Endodontics: Longitudinal Fractures

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COLTENE’s Mark Allen: Endodontics and getting to the root of longitudinal fractures

Longitudinal fractures can be problematic, because they tend to grow and change over time and can on occasion require a predictive diagnosis rather than definitive identification. This, in turn, can lead to incorrect diagnosis and delivery of inappropriate treatment, compromising the long-term survival of the patient’s affected tooth.

If a practitioner is able to successfully identify and classify the crack type at an early enough stage, however, there is a chance that a tooth with a vertical crack or fracture can be saved – though the outcome, as always, will depend on the diagnosis.
Subject to the location and extent of the crack, it may be that the tooth is unable to be saved, resulting in extraction.

Longitudinal fractures can be divided into five classifications: craze lines, fractured cusp, cracked tooth, split tooth and vertical tooth fracture [1]. There are a number of reasons why these longitudinal fractures develop, including predisposing factors that place patients at higher risk. Age is one such factor, with a number of studies indicating that the prevalence of cracks is more common in patients aged above 40 [2].

A number of reports also indicate a possible link between restorations and cracks. As it is possible that teeth restored with amalgam and inlays could be more prone to cracks [3], it might be suggested that patients who have undergone restorative treatments should be monitored more closely post-treatment. But it's not just restorative dentistry that poses a risk.

It is thought that endodontic treatment can increase the risk of vertical root fractures. Excessive removal of dentine during coronal enlargement of the canal and post space preparation is one risk factor [4], with root canal obturation and post placement also thought to lead to root fractures – especially in the apical region [5].

Other possible causes of endodontic-related fractures can include: excess force during the use of lateral condensation technique; wedging effect during lateral condensation and as a result of tapered end posts; and stresses from cementation of posts [4 & 5}.iv,v

To minimise the risk of vertical root fractures occurring, both general dental practitioners and specialist endodontists are advised to take extra precautions during endodontic treatment. That includes going the extra mile to use quality equipment from a reputable manufacturer.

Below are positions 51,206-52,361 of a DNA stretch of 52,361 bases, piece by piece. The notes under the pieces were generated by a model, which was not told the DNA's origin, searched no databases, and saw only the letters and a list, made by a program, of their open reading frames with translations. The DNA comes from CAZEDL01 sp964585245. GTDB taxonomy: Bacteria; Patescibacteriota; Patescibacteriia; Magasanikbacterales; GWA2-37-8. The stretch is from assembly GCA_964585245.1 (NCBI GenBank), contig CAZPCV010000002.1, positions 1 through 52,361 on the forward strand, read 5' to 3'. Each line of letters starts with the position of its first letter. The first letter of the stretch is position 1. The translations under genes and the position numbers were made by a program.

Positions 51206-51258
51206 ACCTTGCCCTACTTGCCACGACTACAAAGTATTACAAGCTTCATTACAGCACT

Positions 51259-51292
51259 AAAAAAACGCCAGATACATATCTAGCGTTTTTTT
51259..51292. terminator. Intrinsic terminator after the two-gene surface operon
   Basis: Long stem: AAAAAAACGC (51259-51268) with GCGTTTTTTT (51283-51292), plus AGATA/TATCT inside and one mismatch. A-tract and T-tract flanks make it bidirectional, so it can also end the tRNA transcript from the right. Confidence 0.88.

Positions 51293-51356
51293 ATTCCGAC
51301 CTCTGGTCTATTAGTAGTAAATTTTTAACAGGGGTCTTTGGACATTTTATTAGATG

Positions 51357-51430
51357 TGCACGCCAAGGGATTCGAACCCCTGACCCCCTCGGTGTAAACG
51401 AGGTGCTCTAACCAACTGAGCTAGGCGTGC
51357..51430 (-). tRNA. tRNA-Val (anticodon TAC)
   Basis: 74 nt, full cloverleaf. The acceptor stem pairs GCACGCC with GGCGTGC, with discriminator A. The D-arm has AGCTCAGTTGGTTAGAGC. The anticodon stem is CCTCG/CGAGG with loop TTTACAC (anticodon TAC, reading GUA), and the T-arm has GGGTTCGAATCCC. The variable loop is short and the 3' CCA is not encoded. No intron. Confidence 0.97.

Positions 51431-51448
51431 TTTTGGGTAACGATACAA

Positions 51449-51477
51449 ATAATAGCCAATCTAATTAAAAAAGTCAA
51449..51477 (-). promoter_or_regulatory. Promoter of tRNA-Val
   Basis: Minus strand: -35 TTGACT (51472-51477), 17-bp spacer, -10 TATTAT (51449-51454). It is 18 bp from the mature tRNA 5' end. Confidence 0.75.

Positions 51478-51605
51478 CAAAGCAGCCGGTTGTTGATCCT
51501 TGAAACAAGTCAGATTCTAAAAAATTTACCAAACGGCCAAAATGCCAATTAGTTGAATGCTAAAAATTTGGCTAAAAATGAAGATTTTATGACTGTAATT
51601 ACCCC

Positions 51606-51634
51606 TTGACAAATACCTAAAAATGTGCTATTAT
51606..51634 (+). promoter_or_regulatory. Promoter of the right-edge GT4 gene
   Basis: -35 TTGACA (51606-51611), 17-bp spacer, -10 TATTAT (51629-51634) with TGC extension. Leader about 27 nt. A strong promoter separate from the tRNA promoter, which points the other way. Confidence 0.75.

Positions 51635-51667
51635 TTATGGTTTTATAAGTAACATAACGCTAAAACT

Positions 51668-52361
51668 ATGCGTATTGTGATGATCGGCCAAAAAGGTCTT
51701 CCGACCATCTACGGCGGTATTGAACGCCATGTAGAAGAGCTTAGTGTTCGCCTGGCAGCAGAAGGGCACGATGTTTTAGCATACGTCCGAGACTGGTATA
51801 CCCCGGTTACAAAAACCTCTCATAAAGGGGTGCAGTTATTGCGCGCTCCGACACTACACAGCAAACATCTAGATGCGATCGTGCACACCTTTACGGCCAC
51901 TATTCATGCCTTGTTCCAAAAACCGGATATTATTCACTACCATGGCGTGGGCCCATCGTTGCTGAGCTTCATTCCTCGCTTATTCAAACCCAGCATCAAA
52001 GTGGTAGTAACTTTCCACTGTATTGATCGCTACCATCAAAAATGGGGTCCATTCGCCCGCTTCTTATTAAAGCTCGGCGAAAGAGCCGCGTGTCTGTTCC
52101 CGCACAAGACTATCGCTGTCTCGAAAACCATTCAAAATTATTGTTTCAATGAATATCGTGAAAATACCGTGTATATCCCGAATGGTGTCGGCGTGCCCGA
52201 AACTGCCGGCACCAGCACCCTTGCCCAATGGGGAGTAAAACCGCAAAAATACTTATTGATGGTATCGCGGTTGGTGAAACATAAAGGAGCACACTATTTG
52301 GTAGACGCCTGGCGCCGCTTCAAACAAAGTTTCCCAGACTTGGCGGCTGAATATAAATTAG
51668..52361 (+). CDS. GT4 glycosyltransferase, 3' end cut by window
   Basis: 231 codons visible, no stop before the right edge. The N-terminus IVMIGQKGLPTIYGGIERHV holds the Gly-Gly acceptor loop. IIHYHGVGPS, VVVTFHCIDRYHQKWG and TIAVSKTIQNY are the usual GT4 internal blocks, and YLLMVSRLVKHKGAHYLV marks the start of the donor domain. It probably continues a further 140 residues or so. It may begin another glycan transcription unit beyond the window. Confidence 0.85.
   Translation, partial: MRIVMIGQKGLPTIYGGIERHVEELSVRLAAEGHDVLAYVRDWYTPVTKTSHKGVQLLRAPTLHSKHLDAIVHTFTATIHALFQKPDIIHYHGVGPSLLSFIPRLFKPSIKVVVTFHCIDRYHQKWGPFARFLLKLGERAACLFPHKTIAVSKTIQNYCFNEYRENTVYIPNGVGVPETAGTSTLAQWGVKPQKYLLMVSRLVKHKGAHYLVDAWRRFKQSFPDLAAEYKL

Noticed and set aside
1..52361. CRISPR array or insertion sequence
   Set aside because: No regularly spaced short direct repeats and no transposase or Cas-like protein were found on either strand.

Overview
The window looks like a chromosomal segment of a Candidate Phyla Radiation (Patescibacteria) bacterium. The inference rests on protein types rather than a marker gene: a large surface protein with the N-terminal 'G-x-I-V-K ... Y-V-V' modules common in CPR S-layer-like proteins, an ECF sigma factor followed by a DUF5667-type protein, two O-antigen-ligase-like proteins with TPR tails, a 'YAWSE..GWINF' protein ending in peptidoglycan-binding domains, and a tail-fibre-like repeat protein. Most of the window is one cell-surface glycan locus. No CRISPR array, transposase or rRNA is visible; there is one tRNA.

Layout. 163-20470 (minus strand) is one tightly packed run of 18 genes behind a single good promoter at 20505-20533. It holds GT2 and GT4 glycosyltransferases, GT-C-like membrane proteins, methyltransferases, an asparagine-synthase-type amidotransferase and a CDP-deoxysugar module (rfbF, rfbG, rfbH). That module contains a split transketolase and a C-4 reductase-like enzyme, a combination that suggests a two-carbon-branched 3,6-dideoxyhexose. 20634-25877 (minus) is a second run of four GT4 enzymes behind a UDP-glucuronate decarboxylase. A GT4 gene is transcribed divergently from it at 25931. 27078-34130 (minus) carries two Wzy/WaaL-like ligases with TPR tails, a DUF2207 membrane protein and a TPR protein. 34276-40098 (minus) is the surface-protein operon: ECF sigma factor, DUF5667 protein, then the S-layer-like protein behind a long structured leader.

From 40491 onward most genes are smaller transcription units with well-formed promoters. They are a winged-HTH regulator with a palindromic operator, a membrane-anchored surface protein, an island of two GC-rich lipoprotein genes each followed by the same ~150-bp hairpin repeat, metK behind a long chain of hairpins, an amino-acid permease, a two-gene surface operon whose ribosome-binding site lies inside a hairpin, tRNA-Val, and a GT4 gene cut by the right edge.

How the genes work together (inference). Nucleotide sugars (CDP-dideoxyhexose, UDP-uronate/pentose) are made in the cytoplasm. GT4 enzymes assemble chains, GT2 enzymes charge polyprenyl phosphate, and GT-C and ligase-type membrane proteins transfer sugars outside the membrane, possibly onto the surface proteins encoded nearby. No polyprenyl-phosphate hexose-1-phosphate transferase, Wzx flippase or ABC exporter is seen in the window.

For example, the HyFlex EDM NiTi files from COLTENE with controlled memory effect have been designed to offer ultimate flexibility so that the root canal anatomy isn’t compromised during cleaning and shaping. The same goes for any endodontic treatment carried out to treat a longitudinal fracture (in some instances root canal therapy is a suitable pathway), because one wrong move could result in further fractures later on down the line.

With a sound knowledge of the five classifications, risk factors and preventive measures, practitioners are able to minimise prevalence of longitudinal fractures and improve tooth vitality for patients.

To find out more about the HyFlex EDM NiTi files visit www.coltene.com, email This email address is being protected from spambots. You need JavaScript enabled to view it. or call 01444 235486

References:

1] American Association of Endodontists. Cracking the cracked tooth code: detection and treatment of various longitudinal tooth fractures. In: Endodontics: colleagues for excellence. 2008. Accessed online April 2018 at https://www.aae.org/specialty/wp-content/uploads/sites/2/2017/07/ecfesum08.pdf 

2] Roh BD, Lee YE. Analysis of 154 cases of teeth with cracks. Dent Traumatol. 2006; 22 (3): 118-123. Accessed online April 2018 at https://onlinelibrary.wiley.com/doi/full/10.1111/j.1600-9657.2006.00347.x 

3] Seo DG, Yi YA, Shin SJ, Park JW. Analysis of factors associated with cracked teeth. J Endod. 2012; 38 (3): 288-292. Accessed online April 2018 at https://www.ncbi.nlm.nih.gov/pubmed/22341061 

4] Khasnis SA, Kidiyoor KH, Patil AB, Kenganal SB. Vertical root fractures and their management. J Conserv Dent. 2014; 17 (2): 103-110. Accessed online April 2018 at https://www.ncbi.nlm.nih.gov/pmc/articles/PMC4001262/ 

5] Malhotra N, Mala K, Acharaya, SR. A review of root fractures: Diagnosis, treatment and prognosis. Dental Update. 2011; 38 (9): 615-628. Accessed online April 2018 click HERE.